Cal Fire crews gear up for what could be a grim fire season

Firefighters are in preparedness mode adding new equipment and more staffing to combat the wild fire threat.There simply hasn’t been enough rainfall and the rain that fell earlier in the year just added to the potential fire threat.The CZU Lightning Complex fires two years ago, are still on the minds of many like Felton resident Carolyn Eckert.”Having gone through one fire, the camp fire, we lost a home up there and we almost lost our home in Felton, two years ago, so it’s always in the back of our minds,” said Eckert. In a report to the Santa Cruz County Board of Supervisors this week, Cal Fire said they anticipate a grim fire season.”If the last couple of years are any indicator of what this year will look like, I think we are in for a long fire season,” said Cal Fire San Mateo-Santa Cruz Unit Chief, Nate Armstrong.The Central Coast has seen smaller fires break out over the last couple of weeks. Fire crews have contained them quickly, but fires sparked by lightning remain a big concern.Dry lightning is what sparked the CZU Lightning fire.”They’re sharing that that can continue through the month of July so there could be opportunity when there could be maybe lightning dry in the area,” said Armstrong.Equipment and financial donations began immediately flowing in from around the world to the Ben Lomond Volunteer Fire Department after the CZU Fire.They received more than $1.5 million in donations which was used to purchase a fire truck.”We had donations from Israel, Australia. We actually had the Israeli General Counsel come here in person and gave us some donations; some radios and equipment that was much needed. It’s in use today,” said Dan Arndt, Ben Lomond Fire Captain.Cal Fire is also in the process of acquiring more fire engines.Curtain burners, equipment that looks like dumpsters are being used to burn vegetation that has been cleared and five new water tanks that hold up to 35,000 gallons of water are located in hard to reach areas. Fire Safe Councils are also doing their part out in the community.”We’ll send trained people out upon request to look over your property and give you recommendations about what you should do,” said Joe Christy, Bonny Doon Fire Safe Council President and Vice President of Fire Safe Council of Santa Cruz County.The Ben Lomond Fire Department is scheduled to receive its new truck in about two weeks.

Firefighters are in preparedness mode adding new equipment and more staffing to combat the wild fire threat.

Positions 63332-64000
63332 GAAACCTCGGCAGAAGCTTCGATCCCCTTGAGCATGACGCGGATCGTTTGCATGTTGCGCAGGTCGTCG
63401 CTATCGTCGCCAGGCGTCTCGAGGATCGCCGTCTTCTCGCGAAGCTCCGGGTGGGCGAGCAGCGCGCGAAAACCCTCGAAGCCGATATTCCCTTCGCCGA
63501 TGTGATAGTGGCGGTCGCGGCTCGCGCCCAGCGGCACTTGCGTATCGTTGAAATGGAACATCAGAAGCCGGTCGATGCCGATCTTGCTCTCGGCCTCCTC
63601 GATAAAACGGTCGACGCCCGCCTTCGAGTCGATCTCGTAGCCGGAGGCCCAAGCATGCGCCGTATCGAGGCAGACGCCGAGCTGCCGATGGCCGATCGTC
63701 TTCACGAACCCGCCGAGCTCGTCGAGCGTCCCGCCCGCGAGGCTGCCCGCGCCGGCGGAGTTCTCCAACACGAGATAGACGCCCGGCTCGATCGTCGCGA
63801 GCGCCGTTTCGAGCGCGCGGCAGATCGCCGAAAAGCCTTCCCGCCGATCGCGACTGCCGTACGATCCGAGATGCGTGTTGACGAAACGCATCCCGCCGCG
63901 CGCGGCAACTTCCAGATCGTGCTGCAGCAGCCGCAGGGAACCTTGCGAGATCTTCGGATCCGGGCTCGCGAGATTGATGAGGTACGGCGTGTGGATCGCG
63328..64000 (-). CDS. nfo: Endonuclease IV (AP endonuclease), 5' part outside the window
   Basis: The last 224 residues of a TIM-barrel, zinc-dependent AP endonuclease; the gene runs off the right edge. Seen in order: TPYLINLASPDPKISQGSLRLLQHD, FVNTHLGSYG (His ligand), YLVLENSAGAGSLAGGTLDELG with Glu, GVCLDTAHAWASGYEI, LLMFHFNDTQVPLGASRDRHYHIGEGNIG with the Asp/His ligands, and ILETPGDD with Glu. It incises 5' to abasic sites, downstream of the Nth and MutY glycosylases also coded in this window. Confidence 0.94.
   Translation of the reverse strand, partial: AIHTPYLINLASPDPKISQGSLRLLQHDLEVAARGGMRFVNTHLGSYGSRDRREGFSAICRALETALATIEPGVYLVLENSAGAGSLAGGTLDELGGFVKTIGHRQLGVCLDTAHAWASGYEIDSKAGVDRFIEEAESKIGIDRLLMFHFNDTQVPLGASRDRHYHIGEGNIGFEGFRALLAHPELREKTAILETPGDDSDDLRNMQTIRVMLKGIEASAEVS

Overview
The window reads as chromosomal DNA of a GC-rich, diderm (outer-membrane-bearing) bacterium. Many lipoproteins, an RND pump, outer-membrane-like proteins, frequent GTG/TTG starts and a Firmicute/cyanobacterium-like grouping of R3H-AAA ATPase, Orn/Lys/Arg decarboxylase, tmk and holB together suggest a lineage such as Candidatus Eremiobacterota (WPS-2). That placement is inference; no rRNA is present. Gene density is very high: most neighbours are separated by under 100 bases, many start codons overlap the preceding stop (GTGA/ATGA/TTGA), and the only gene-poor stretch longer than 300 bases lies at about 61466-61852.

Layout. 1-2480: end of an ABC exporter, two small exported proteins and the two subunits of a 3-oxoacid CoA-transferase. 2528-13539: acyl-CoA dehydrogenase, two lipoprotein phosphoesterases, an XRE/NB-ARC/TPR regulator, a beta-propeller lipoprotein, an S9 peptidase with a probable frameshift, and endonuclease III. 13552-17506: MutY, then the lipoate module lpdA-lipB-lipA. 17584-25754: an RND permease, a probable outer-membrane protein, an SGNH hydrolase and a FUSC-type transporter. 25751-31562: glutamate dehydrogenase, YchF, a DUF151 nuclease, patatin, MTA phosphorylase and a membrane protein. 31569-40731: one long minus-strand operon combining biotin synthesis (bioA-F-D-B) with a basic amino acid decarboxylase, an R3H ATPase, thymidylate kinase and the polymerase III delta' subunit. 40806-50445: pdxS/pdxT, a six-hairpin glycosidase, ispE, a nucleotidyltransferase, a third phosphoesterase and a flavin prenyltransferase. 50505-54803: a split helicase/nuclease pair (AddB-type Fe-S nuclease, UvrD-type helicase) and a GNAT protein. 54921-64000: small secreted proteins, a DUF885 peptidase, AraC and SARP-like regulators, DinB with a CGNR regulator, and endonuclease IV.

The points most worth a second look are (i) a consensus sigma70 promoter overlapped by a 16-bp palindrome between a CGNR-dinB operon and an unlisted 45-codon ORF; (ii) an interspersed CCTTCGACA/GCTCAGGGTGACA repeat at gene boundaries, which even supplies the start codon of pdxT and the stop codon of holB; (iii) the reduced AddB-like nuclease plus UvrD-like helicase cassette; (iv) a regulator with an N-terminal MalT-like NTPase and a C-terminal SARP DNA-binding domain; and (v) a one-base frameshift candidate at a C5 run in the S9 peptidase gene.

There simply hasn’t been enough rainfall and the rain that fell earlier in the year just added to the potential fire threat.

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The CZU Lightning Complex fires two years ago, are still on the minds of many like Felton resident Carolyn Eckert.

“Having gone through one fire, the camp fire, we lost a home up there and we almost lost our home in Felton, two years ago, so it’s always in the back of our minds,” said Eckert.

In a report to the Santa Cruz County Board of Supervisors this week, Cal Fire said they anticipate a grim fire season.

“If the last couple of years are any indicator of what this year will look like, I think we are in for a long fire season,” said Cal Fire San Mateo-Santa Cruz Unit Chief, Nate Armstrong.

The Central Coast has seen smaller fires break out over the last couple of weeks. Fire crews have contained them quickly, but fires sparked by lightning remain a big concern.

Dry lightning is what sparked the CZU Lightning fire.

“They’re sharing that that can continue through the month of July so there could be opportunity when there could be maybe lightning dry in the area,” said Armstrong.

Equipment and financial donations began immediately flowing in from around the world to the Ben Lomond Volunteer Fire Department after the CZU Fire.

They received more than $1.5 million in donations which was used to purchase a fire truck.

“We had donations from Israel, Australia. We actually had the Israeli General Counsel come here in person and gave us some donations; some radios and equipment that was much needed. It’s in use today,” said Dan Arndt, Ben Lomond Fire Captain.

Cal Fire is also in the process of acquiring more fire engines.

Curtain burners, equipment that looks like dumpsters are being used to burn vegetation that has been cleared and five new water tanks that hold up to 35,000 gallons of water are located in hard to reach areas.

Fire Safe Councils are also doing their part out in the community.

“We’ll send trained people out upon request to look over your property and give you recommendations about what you should do,” said Joe Christy, Bonny Doon Fire Safe Council President and Vice President of Fire Safe Council of Santa Cruz County.

The Ben Lomond Fire Department is scheduled to receive its new truck in about two weeks.

Contributed by local news sources

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